LMS market after Blackboard-Moodle breakup
- Two of the leading learning management system companies are cutting ties after a six-year partnership — a split that Inside Higher Education reported was likely "messy."
- U.S.-based Blackboard and Australia's Moodle separately announced the end to the partnership, which will mean that Blackboard won't use the Moodle name in the future, but its Moodlerooms product will be maintained.
- Inside Higher Education reported it was a "bold move" for Moodle to strike out on its own, although Blackboard reported it had taken the action. It said it refused to renew Moodle's contract, in part because Moodle was prioritizing separate partnerships that allowed clients to self-host rather than work with Blackboard's Moodlerooms. Moodle CEO Martin Dougiamas said the partnership had been “awkward” and “uncomfortable” from the start.
Last month a tech consulting firm on its e-Literate blog reported that Canvas had surpassed Blackboard Learn in the higher education LMS market with 1,218 installations to Blackboard's 1,216, though Blackboard disputed the numbers.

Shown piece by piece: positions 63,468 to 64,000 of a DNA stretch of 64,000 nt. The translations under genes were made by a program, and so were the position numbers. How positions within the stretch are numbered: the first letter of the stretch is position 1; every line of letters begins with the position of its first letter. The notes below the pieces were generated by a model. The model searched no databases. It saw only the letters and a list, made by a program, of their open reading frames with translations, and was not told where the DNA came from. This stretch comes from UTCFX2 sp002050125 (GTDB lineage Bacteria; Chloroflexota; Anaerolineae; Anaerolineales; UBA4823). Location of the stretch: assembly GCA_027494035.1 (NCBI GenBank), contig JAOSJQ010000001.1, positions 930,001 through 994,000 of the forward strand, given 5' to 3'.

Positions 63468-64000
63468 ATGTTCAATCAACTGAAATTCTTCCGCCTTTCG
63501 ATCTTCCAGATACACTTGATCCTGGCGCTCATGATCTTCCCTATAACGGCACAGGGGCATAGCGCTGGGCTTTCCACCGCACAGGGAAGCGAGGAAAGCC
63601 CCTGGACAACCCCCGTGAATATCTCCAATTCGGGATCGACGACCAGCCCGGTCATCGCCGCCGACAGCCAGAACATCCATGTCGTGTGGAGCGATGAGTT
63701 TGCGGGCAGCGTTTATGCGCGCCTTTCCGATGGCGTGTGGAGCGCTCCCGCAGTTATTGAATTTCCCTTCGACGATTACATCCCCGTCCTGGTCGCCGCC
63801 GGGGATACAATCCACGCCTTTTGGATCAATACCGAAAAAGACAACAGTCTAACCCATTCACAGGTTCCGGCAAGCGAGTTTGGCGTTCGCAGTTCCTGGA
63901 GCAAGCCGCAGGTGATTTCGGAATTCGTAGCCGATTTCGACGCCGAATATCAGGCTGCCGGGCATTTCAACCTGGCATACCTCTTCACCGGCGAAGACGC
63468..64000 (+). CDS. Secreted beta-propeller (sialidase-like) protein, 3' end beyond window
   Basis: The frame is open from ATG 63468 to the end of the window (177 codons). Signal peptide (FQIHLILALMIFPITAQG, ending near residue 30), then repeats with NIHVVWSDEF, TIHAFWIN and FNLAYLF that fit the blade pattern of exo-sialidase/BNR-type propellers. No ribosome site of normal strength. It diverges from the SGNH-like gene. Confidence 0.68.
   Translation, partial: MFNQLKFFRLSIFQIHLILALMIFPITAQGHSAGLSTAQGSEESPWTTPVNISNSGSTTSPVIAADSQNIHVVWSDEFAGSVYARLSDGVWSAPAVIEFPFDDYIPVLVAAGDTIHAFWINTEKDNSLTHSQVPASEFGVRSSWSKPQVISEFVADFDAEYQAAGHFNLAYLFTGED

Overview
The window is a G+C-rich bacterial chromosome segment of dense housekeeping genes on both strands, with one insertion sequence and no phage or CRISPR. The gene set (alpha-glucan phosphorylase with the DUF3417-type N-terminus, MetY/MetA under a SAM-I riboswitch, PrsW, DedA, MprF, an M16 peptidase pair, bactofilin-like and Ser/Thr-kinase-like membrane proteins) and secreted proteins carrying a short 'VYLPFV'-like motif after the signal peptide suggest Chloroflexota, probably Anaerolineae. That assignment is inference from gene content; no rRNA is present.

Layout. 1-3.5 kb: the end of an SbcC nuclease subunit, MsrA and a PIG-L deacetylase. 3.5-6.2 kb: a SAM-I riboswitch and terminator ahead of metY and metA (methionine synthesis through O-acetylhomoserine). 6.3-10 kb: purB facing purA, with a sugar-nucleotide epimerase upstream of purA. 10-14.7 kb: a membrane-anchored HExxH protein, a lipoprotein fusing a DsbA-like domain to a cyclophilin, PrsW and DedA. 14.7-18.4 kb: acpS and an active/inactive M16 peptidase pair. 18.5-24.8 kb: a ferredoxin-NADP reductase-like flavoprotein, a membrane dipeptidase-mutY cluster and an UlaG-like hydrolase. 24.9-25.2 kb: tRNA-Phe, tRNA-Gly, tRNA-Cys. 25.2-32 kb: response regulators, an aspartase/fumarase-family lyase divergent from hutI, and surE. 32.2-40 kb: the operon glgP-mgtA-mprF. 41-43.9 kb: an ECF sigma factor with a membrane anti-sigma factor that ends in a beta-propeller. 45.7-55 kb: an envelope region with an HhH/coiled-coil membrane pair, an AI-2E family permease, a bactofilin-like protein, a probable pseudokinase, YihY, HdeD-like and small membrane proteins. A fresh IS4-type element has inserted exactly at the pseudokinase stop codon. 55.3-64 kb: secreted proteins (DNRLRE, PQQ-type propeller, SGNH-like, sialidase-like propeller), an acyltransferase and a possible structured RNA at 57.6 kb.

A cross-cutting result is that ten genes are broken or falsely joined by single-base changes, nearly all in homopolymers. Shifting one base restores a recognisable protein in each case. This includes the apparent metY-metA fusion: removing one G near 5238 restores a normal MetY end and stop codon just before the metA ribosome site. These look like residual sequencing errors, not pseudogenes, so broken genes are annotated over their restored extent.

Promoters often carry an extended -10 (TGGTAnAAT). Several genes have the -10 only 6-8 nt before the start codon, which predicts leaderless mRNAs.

At its peak in 2006, Blackboard controlled about 70% of the U.S. and Canadian markets but now Canvas and Blackboard each control about 28% with Moodle following with about 23%. Canvas is cloud-based, has a good reputation for customer service and markets its products well, Michael Feldstein, a partner at MindWires and co-publisher of e-Literate, said.
Cornell University reportedly switched to Canvas from Blackboard last month, which was significant because it left only one Ivy League institution using Blackboard and Blackboard had its roots at the university.
Some critics say that Blackboard has been slow to further develop its cloud-based platform at a time when cloud-based applications are growing more popular at colleges.
About six months ago, an analyst said that estimates suggesting the LMS market could total $5 billion and grow to $16 billion annually are inflated and a more realistic amount is $2 billion. But analysts agree that it will grow substantially as institutions increasingly want to develop online courses and blended programs and use learning management in new ways.
- Inside Higher Education Moodle + Blackboard No More